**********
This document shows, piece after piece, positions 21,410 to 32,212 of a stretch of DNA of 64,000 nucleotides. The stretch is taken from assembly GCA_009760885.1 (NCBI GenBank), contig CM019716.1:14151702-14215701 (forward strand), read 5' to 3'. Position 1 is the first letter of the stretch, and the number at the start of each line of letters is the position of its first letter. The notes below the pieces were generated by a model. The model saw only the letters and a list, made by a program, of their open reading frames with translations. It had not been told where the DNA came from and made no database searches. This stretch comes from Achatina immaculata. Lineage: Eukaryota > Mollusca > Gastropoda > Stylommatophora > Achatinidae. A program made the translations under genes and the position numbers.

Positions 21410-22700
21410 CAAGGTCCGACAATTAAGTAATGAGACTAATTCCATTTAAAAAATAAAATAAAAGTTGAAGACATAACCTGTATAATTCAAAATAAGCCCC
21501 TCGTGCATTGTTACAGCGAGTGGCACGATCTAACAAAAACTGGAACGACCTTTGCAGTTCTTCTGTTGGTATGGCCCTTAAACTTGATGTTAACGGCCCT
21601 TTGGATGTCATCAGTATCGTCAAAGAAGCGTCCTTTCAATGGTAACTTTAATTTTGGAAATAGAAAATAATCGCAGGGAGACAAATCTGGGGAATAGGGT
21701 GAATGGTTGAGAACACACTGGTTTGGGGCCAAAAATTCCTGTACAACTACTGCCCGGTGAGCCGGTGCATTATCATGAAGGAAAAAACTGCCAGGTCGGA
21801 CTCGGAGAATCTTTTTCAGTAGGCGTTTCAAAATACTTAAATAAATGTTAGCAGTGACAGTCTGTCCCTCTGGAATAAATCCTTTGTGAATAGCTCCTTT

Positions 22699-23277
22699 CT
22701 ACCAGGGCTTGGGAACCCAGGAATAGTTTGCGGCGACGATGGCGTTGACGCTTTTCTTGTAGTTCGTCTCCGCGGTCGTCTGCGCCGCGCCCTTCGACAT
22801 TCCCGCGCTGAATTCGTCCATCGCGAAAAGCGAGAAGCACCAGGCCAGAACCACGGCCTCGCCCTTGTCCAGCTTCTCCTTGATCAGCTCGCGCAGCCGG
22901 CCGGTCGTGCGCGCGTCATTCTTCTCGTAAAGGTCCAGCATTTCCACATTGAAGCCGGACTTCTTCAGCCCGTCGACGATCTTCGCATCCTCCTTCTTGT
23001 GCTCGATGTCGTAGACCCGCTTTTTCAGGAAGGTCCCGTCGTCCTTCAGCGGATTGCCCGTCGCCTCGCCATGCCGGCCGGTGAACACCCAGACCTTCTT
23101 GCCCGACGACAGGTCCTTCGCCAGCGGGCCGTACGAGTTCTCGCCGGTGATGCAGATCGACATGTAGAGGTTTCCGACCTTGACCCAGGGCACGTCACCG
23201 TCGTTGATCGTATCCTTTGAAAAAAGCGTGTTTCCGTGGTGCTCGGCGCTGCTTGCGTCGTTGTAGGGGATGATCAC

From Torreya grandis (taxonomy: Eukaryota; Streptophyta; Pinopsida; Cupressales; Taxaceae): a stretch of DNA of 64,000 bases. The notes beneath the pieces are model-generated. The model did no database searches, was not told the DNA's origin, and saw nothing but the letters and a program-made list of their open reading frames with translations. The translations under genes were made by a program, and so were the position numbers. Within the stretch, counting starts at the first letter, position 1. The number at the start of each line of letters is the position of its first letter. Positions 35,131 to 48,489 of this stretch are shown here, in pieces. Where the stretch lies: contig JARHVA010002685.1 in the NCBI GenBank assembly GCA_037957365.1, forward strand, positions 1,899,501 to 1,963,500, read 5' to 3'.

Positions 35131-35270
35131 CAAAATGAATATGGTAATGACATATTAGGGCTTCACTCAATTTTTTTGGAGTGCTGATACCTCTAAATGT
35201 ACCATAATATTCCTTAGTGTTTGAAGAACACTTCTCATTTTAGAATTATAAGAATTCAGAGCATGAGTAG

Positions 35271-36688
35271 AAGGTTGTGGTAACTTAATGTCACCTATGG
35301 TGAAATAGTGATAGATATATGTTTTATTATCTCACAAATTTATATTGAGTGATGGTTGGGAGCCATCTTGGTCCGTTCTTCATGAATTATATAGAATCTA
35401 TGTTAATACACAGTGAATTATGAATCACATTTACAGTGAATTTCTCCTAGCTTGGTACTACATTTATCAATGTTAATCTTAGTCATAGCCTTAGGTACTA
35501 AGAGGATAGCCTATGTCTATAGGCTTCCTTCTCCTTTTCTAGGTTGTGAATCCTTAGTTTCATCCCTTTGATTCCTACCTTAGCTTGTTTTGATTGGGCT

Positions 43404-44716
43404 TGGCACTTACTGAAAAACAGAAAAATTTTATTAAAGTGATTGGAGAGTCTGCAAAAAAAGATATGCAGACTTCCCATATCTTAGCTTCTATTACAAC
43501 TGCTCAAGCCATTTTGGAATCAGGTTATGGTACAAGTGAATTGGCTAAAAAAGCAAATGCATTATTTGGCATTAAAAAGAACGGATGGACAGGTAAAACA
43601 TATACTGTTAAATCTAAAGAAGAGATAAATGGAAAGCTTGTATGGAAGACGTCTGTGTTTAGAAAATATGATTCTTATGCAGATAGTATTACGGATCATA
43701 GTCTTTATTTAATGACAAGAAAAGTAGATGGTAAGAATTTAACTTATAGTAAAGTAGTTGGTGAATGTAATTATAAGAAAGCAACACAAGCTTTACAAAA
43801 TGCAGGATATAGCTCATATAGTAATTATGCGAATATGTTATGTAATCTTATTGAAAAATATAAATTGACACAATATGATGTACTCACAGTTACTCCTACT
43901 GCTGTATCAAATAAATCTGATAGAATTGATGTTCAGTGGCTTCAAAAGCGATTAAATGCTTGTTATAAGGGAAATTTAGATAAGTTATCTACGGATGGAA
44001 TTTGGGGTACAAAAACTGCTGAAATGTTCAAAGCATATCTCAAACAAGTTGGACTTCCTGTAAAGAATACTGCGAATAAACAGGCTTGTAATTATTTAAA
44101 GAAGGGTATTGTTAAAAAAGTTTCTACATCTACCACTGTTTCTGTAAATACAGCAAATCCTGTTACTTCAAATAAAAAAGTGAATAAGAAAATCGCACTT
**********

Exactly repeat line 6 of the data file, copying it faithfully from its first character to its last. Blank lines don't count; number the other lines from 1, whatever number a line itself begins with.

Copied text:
21701 GAATGGTTGAGAACACACTGGTTTGGGGCCAAAAATTCCTGTACAACTACTGCCCGGTGAGCCGGTGCATTATCATGAAGGAAAAAACTGCCAGGTCGGA